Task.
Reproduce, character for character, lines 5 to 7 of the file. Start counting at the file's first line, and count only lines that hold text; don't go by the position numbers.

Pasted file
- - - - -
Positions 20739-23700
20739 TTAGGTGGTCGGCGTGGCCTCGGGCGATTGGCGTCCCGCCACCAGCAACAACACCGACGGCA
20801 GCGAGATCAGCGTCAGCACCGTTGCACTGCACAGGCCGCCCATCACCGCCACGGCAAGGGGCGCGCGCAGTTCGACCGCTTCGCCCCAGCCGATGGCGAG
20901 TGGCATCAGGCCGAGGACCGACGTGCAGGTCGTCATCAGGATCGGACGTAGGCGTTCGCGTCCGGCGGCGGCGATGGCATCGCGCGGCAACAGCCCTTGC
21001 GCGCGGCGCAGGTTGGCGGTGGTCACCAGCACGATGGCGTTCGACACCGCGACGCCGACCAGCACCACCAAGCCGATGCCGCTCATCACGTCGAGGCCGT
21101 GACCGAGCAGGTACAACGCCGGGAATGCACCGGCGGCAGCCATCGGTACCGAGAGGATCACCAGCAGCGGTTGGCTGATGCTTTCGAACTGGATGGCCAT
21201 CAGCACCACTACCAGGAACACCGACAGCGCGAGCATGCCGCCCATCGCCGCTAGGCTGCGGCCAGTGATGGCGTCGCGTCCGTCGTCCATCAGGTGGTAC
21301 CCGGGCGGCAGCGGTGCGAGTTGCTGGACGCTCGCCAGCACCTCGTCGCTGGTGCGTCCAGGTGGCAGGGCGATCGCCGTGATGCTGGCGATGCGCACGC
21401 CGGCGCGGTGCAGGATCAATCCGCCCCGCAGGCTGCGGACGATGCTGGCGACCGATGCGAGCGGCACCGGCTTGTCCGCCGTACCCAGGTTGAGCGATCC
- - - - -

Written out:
21001 GCGCGGCGCAGGTTGGCGGTGGTCACCAGCACGATGGCGTTCGACACCGCGACGCCGACCAGCACCACCAAGCCGATGCCGCTCATCACGTCGAGGCCGT
21101 GACCGAGCAGGTACAACGCCGGGAATGCACCGGCGGCAGCCATCGGTACCGAGAGGATCACCAGCAGCGGTTGGCTGATGCTTTCGAACTGGATGGCCAT
21201 CAGCACCACTACCAGGAACACCGACAGCGCGAGCATGCCGCCCATCGCCGCTAGGCTGCGGCCAGTGATGGCGTCGCGTCCGTCGTCCATCAGGTGGTAC